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Sneha Venkataramani, Law Student, I.P. Law School

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Introduction:
IP laws are extremely important for the scientific development of a country. Strong IP legislations ensure the progress in varied fields and result in the growth of a country's knowledge bank. However, it is of utmost importance that the strong IP laws must be ably supported by an equally strong enforcement mechanism as well. Fair, strong and non-discriminatory IPR enforcement creates economic incentives that encourage innovation. A strong IPR regime helps attract new investment
and allows innovators to develop new technologies. Weak intellectual property enforcement is a major barrier to increased trade. This is unfortunately the case with the IPR enforcement in most of the developing countries, including India.

Amongst the IP Rights, this situation is particularly true in the area of patents. In India the patent legislation is governed by the Patent Act, 1970. The 1970 Patent Act was an outcome of various previously existing patent legislations including the Patents & Designs Protection Act, 1872, the Protection Of Inventions Act, 1883.

The Patent Act, 1970 provides for the enforcement of patents by way of suits for infringement. In dealing with these suits, the Indian Courts follow the traditional principles and procedures of civil litigation. However, after the coming into force of the TRIPs Agreement from 1995 various methods have been adopted by the legislators to improve the enforcement measures with regard to patents. These have been discussed under the below heads in detail.

The TRIPs Agreement:
The International community around the early 1990?s came to realize the importance of IPRs and their effective enforcement for the growth and prosperity of any country. Fallout of this realization was the TRIPs Agreement which was signed at the Uruguay Round of the WTO in 1994 and which came into force on 1st January 1995.

TRIPs Agreement strives to achieve more effective patent enforcement measures in its member countries. An important step towards achieving this has been embodied in Article 34 of the agreement, which reads as follows:

Article 34 - Process Patents: Burden of Proof
1. For the purposes of civil proceedings in respect of the infringement of the rights of the owner referred to in paragraph 1(b) of Article 28, if the subject matter of a patent is a process for obtaining a product, the judicial authorities shall have the authority to order the defendant to prove that the process to obtain an identical product is different from the patented process. Therefore, Members shall provide, in at least one of the following circumstances, that any identical product when produced without the consent of the patent owner shall, in the absence of proof to the contrary, be deemed to have been obtained by the patented process:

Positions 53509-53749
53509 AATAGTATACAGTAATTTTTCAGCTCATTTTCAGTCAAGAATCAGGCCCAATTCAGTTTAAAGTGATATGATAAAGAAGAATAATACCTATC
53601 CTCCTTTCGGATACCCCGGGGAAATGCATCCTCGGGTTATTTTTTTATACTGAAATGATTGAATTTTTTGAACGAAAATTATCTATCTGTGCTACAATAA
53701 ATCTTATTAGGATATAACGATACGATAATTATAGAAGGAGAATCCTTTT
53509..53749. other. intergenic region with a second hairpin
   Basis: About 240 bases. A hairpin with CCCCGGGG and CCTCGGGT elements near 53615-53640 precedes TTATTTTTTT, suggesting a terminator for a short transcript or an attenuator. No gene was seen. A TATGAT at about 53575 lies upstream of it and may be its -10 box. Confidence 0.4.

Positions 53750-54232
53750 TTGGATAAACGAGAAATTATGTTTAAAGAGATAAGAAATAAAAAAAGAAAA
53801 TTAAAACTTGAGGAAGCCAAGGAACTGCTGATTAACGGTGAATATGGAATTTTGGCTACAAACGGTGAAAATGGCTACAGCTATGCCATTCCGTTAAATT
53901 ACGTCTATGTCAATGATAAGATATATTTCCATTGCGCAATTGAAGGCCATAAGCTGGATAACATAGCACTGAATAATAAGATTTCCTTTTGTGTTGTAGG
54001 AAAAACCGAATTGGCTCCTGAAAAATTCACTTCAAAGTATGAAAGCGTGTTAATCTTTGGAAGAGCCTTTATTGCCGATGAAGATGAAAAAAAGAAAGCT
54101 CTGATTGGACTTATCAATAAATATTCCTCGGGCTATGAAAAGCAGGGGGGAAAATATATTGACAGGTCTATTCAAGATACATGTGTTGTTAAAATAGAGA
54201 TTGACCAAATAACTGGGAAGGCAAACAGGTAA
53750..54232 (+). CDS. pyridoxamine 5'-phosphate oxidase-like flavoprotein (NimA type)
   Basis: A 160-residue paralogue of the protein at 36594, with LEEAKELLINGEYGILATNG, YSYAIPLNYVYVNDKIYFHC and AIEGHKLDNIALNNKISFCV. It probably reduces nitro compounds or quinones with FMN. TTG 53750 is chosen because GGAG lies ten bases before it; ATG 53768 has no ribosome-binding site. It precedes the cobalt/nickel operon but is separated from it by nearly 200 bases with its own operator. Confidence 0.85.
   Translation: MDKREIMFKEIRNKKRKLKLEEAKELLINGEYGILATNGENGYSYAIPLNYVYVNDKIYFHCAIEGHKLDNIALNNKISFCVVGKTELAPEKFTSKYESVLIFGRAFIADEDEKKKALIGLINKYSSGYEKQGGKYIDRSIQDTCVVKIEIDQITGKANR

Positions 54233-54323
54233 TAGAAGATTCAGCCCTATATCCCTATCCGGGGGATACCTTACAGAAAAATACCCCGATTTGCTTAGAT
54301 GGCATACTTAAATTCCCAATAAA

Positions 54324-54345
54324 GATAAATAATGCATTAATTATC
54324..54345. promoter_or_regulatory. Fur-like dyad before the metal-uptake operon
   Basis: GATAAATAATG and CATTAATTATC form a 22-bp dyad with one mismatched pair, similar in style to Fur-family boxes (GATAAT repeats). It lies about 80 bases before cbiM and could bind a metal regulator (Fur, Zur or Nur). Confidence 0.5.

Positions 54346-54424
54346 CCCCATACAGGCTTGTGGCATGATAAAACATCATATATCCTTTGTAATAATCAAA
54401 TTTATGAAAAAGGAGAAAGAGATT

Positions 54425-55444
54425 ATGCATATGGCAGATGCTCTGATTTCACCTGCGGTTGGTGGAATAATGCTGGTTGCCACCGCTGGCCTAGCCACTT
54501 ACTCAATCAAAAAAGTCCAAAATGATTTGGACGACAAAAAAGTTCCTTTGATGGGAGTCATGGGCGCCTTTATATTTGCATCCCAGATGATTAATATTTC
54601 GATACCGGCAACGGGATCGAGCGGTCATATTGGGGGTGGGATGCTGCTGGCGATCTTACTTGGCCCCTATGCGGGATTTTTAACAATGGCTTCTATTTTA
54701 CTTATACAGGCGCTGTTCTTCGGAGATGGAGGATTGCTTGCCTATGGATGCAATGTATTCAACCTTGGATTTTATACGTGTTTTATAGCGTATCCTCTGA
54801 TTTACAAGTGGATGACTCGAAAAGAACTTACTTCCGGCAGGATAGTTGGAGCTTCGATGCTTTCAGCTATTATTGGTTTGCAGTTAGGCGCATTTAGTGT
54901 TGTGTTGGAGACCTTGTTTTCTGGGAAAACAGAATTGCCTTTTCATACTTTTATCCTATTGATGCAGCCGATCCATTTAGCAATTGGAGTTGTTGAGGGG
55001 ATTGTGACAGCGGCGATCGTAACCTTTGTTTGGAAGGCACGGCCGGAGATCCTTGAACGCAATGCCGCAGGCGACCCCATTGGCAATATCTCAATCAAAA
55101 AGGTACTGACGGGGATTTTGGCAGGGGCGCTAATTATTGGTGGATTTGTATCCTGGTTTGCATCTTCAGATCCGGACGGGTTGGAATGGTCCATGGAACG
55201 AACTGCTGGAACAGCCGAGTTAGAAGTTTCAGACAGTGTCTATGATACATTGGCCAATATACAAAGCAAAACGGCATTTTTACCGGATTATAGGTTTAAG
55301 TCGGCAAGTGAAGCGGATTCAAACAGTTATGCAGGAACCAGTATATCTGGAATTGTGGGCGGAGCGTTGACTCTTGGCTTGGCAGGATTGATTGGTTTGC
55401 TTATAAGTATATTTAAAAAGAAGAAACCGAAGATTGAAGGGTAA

(a) if the product obtained by the patented process is new;
(b) if there is a substantial likelihood that the identical product was made by the process and the owner of the patent has been unable through reasonable efforts to determine the process actually used.

2. Any Member shall be free to provide that the burden of proof indicated in paragraph 1 shall be on the alleged infringer only if the condition referred to in subparagraph (a) is fulfilled or only if the condition referred to in subparagraph (b) is fulfilled.

3. In the adduction of proof to the contrary, the legitimate interests of defendants in protecting their manufacturing and business secrets shall be taken into account.

This provision of the TRIPs Agreement seeks to exempt suits for infringement from the application of the traditional rule of the
Evidence law; that he who asserts a fact must prove it. The provision seeks to shift the burden of proof on the defendant in a suit for infringement. This implies that the defendant in a suit for infringement shall be presumed to be guilty of such an act unless he is able to prove the contrary. This was indeed a very bold step that the TRIPs agreement sought to achieve in its member nations. Apart from this the agreement also made provision for product patents in pharmaceutical drugs and for
the
mailbox system for filing of patent applications.

The TRIPs Agreement and the Indian Patent Act:
Of all the seven categories of intellectual property covered by the TRIPS agreement it is only in the area of patents that the norms and standards of protection envisaged in TRIPS agreement were significantly different from India's own policies, laws and regulations. Before we understand the amendments made by the Parliament in the Patent Act to improve the patent enforcement measures, it is important to look at the differences which existed between the Indian Patents Act and TRIPs
Agreement. The following table brings out contrast between these two:

TRIPs and Indian Patents Act (IPA) a comparison
TRIPs IPA
Grant of Patent Prescribes three conditions if satisfied, both process and product patents to be granted in all industries